Christie Brinkley, 63, Shatters Age Stereotypes in the Upcoming Sports Illustrated Swimsuit Issue

Christie Brinkley is giving all of us some serious workout goals in the Sports Illustrated Swimsuit Issue – and no, not one from decades ago, either.

The 63-year-old eternal mega-babe appears in the coveted print real estate of the upcoming issue with her two daughters.

The iconic model took to Instagram to share a snap of herself with 31-year-old Alexa Ray Joel (her daughter with singer Billy Joel) and 18-year-old Sailor Brinkley Cook. In the post, Brinkley thanks Sport Illustrated “for sending the powerful message that good things come in packages of every size and we do not come with an expiration date.”

Sailor, a mini-me version of her mom, shared the same image to her Instagram account, along with an empowering message. “I’ve had issues with my body image since before I can even remember. My body and I have been through it all. But recently I have been liberated. I am healthy, I treat myself well, and for that I’m happy,” she wrote.”As a growing young woman SI showed me all bodies are different and all bodies are worthy of celebrating. Thank you thank you @si_swimsuit for celebrating my beautiful mama, my beautiful sister, I, and ALL WOMEN!! How lucky am I?!”

It was the encouragement of her daughters that inspired Brinkley to slip into the swimwear for the cameras one last time. “My first thought was, ‘At my age? No way!’” she told PEOPLE. “When I turned 30, I was like, ‘This is the last time I’m posing in a bathing suit!’ When this issue comes out, I’ll be 63. I thought, ‘Those days are over.’ But to get to do it with my girls, I thought, ‘One last go!’”

Brinkley also poses alone in the issue, rocking skimpy two-pieces like she hadn’t missed a beat since the 80s. Of course, Brinkley is no stranger to the long-celebrated issue; she first appeared on the cover of the Swimsuit Issue in 1979. She went on to grace covers in 1980 and 1981.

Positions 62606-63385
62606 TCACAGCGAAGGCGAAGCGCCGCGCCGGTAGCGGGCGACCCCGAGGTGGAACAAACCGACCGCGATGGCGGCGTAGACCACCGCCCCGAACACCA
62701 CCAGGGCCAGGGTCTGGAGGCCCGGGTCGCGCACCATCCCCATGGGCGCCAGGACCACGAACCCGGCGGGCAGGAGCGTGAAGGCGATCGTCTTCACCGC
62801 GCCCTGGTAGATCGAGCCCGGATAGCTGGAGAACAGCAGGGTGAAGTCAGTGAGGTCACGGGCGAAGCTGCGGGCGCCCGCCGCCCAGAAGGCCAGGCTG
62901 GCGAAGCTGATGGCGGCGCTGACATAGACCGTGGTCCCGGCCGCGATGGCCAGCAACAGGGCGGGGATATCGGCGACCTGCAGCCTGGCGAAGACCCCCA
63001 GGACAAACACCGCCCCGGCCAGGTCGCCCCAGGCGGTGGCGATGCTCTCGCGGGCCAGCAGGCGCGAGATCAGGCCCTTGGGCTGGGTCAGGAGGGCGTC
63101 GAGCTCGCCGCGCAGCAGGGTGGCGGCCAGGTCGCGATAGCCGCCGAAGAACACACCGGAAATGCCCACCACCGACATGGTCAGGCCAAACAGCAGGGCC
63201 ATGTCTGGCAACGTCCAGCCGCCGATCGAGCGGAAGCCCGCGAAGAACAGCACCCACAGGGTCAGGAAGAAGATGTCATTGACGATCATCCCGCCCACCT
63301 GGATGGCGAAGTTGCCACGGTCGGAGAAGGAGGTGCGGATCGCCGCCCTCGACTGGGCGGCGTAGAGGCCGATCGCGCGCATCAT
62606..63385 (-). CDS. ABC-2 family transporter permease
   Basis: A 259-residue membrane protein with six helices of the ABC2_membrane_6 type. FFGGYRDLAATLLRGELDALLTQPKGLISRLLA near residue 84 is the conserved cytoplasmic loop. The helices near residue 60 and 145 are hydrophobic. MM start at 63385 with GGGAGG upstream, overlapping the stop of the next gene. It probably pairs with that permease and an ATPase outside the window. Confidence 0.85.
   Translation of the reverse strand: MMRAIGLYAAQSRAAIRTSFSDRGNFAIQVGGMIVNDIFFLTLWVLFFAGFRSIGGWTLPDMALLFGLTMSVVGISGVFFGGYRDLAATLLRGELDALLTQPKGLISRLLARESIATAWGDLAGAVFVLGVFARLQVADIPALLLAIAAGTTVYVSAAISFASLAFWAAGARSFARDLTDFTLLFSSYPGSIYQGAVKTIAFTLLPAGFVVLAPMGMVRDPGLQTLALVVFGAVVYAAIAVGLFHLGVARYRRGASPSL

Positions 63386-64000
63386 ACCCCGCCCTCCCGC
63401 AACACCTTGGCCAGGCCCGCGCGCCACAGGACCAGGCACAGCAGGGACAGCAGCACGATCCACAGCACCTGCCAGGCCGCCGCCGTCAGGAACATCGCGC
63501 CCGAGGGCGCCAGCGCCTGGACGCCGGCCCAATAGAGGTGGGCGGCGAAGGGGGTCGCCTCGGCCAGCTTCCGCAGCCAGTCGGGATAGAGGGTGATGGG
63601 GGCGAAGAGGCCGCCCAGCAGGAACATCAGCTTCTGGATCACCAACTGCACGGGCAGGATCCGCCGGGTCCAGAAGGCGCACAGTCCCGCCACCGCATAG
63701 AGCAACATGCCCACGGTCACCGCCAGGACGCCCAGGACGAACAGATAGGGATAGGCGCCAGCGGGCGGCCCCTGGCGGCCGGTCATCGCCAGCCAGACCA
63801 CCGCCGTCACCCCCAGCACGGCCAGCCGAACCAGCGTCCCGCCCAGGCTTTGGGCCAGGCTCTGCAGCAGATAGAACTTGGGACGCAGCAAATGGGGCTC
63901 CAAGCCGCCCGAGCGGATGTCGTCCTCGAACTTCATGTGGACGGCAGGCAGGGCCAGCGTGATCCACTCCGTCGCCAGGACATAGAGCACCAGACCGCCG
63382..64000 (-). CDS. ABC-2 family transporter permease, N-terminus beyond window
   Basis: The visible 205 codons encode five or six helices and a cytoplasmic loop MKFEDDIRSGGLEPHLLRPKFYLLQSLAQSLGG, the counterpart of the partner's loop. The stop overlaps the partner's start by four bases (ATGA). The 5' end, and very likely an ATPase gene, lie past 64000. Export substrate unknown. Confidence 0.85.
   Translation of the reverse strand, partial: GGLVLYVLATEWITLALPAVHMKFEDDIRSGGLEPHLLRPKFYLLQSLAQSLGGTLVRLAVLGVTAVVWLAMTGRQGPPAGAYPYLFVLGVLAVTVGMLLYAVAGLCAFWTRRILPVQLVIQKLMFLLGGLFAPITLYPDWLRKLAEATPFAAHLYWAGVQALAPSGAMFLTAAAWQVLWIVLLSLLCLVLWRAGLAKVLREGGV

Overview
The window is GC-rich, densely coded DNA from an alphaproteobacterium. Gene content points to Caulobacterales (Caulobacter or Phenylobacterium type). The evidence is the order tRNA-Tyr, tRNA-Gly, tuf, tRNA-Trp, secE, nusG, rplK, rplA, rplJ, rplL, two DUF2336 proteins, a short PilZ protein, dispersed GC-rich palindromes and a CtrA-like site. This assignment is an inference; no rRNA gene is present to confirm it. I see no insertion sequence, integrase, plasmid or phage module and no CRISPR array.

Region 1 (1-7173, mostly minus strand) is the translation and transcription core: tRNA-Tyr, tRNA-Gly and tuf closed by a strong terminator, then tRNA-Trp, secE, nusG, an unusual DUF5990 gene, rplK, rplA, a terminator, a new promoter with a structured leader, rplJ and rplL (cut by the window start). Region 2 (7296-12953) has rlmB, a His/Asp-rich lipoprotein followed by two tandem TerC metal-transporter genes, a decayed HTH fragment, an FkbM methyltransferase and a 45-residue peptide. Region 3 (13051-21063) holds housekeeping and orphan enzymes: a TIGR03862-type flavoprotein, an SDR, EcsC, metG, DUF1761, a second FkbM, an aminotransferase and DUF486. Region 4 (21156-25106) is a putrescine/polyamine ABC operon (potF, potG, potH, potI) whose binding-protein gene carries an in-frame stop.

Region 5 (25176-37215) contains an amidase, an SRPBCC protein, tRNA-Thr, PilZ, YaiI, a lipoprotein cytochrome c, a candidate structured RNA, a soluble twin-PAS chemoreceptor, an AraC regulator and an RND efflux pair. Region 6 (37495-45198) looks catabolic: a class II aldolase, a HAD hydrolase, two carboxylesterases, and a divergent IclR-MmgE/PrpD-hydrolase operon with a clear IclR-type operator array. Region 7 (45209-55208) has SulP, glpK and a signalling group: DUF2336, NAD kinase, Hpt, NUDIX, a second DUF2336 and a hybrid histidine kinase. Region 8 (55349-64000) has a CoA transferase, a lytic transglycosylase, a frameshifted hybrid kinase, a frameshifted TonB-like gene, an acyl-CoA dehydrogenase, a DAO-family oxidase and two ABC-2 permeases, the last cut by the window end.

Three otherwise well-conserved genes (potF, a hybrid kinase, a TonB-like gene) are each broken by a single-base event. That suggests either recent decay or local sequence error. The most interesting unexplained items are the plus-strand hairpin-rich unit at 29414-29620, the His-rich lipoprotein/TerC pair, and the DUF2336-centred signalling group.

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“In a country that’s very ageist, people love to put you in little boxes,” she told PEOPLE. “Women feel very limited by their numbers. On a personal level, I thought, if I can pull this off, I think it will help redefine those numbers and remove some of the fear of aging.”

Bold (or, what society defines as bold) moves like Brinkley’s and the fight for equality of older women in Hollywood like Geena Davis remain as important as ever. A recent analysis by Clemson economists Robert Feck and Andrew Hanssen found that age 40, male actors get 80 per cent of the leading roles available. This leaves the over-40 set of Hollywood’s leading women with just 20 per cent. And no, there’s nothing encouraging about that statistic.

The fight of all women everywhere not to feel confined to a limited shelf-life to exude beauty and sex appeal is ever-important in a society that constantly sells you on the fear of aging in their marketing of things like Botox, fillers and liposuction.

As for Sports Illustrated, the publication has deviated from its long-held beauty ideals by featuring plus-size models like Ashley Graham in recent years. The Swimsuit Issue hits newsstands February 15.

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